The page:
Kevin Tabb, MD (President & CEO, BILH) discusses the partnerships and cooperation between the Boston-area hospitals in addressing the COVID-19 pandemic.
Pandemic spawns new spirit of collaboration for Boston’s longtime rival hospitals
WBZ – May 8,Boston Globe – May 12, 2020
It’s not ‘Kumbaya,’ just ‘Let’s put the community first,’ an executive says
During normal times, Boston’s big hospitals compete for doctors, patients, revenues, and prestige.
But the pandemic has spawned a new spirit of cooperation among these longtime rivals. Hospitals have been sharing supplies, equipment, data, and even staff as they scramble to treat patients sick with COVID-19, the disease caused by the coronavirus.
Several weeks ago, when Boston Medical Center was flooded with patients needing intensive care and doctors there were worried about running out of ventilators, other hospitals took 10 of BMC’s patients. Boston Children’s Hospital, Beth Israel Deaconess Medical Center, and Boston’s VA Medical Center sent ventilators.
On another day, BMC sent masks to Boston Hope, the temporary hospital set up by Partners HealthCare, when that facility was running low.
“We have a great mutual aid society,” BMC chief executive Kate Walsh said. “We learn from each other. We keep each other up to date on some of the challenges we face.”
“That’s a really important and a really powerful thing that came out of this pandemic,” she added, “and I believe that will persist.”
The pandemic has challenged hospitals like never before. Massachusetts hospitals were not overwhelmed by a surge in patients, thanks in part to the fact they had worked to expand capacity. But they continue to treat thousands of people seriously ill from the virus while most other medical services remain on hold.
As they navigate the crisis, hospital leaders are talking to each other more than ever, they say, including on a daily call with Governor Charlie Baker. The Massachusetts Health & Hospital Association also holds three calls per week with hospital CEOs, usually at 7 a.m.
The governor — the former CEO of a health insurance company — noted the unusual circumstances at a press briefing in late April and credited the hospitals for their collaboration.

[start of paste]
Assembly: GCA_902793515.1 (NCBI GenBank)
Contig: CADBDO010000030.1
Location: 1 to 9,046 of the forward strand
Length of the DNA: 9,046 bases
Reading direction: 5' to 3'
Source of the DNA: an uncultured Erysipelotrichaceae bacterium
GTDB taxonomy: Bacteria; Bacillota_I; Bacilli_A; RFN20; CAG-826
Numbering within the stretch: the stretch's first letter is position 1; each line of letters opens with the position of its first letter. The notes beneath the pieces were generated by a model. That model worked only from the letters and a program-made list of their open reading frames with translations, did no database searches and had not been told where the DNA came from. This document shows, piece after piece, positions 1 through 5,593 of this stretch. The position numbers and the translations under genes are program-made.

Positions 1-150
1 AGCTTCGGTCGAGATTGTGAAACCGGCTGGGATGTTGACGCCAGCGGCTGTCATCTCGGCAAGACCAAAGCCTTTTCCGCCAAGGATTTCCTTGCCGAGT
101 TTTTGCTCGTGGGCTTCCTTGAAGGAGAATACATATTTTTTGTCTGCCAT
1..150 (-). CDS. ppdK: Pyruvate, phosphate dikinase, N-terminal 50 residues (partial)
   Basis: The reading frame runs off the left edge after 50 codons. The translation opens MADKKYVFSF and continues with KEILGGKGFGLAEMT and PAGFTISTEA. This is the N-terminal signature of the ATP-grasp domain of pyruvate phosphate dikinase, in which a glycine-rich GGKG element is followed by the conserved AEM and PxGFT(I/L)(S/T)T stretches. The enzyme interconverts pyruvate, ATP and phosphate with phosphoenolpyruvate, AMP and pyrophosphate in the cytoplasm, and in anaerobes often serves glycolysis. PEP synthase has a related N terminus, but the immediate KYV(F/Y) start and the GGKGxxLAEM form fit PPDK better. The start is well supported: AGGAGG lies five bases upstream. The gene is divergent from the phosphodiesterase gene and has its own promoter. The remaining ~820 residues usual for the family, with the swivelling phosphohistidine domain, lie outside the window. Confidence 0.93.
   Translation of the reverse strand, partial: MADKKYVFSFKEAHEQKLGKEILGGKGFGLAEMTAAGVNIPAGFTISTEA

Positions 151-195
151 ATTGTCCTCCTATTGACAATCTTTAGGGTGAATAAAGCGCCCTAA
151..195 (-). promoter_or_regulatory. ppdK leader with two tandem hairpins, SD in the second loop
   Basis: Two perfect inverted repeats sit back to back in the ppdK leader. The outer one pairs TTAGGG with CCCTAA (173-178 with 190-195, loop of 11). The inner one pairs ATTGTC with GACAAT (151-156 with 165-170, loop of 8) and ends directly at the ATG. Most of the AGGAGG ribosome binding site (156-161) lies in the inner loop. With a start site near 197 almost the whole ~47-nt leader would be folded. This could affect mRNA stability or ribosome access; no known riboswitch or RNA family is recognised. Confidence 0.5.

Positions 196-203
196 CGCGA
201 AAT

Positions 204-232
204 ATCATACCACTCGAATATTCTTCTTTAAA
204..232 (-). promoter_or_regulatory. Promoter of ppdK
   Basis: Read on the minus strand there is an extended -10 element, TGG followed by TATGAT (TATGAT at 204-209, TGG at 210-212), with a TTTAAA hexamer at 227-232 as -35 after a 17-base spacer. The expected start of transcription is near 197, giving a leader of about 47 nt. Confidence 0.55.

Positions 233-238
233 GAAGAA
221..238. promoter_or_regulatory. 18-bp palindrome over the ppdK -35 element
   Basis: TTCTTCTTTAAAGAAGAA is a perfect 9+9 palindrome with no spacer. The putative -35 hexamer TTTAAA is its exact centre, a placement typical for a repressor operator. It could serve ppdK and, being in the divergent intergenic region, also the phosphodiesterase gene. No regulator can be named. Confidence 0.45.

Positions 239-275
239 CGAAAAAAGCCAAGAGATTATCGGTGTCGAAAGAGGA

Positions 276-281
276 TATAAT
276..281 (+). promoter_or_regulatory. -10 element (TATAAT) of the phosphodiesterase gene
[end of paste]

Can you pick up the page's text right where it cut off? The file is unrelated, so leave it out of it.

“Having been involved in the health care world for much of my professional career, I can tell you that these hospitals and these organizations are typically, well, pretty competitive with one another,” Baker said. “It’s been remarkable to see them work together.”
That day, six Boston teaching hospitals jointly launched a public service announcement encouraging people with medical emergencies to seek care at an emergency department, and not delay until their condition worsens.
More recently, hospitals have been planning how to share supplies of remdesivir, a drug being used to treat COVID-19, after some hospitals in the state received hundreds of doses from the federal government and others received none.
Medical staff from different health systems are also working together to treat patients with COVID-19. Partners, the parent company of Massachusetts General and Brigham and Women’s hospitals, set up the Boston Hope field hospital at the Boston Convention & Exhibition Center. But doctors and nurses working there are also from Beth Israel Lahey Health and the physician network Atrius Health — both rivals of Partners.
Blue Cross Blue Shield of Massachusetts, the state’s largest health insurer, also sent nurses to work at the field hospital.
The cooperation between Partners and Beth Israel Lahey Health is particularly notable: The 2019 merger that created the Beth Israel Lahey system was meant to challenge Partners, the state’s dominant health care provider.
But for now, care providers from Mass. General and Beth Israel Deaconess Medical Center are working side by side to treat patients in hard-hit Chelsea, among other collaborations.
“We’re all talking to each other in a way that’s unprecedented,” said Dr. Kevin Tabb, chief executive of Beth Israel Lahey Health. “There is no sense of competition. I’ve never seen anything like it in my entire career.”
Peter Markell, chief financial officer at Partners, mostly agreed: “I’m not saying we’re in a ‘Kumbaya’ world, but it’s very much ‘Let’s put the community first.’ Then we’ll go back to doing business afterwards.”
Indeed, the cooperative spirit may end up being short-lived.
“I think ultimately that whole competitive thing is going to come back,” Markell said.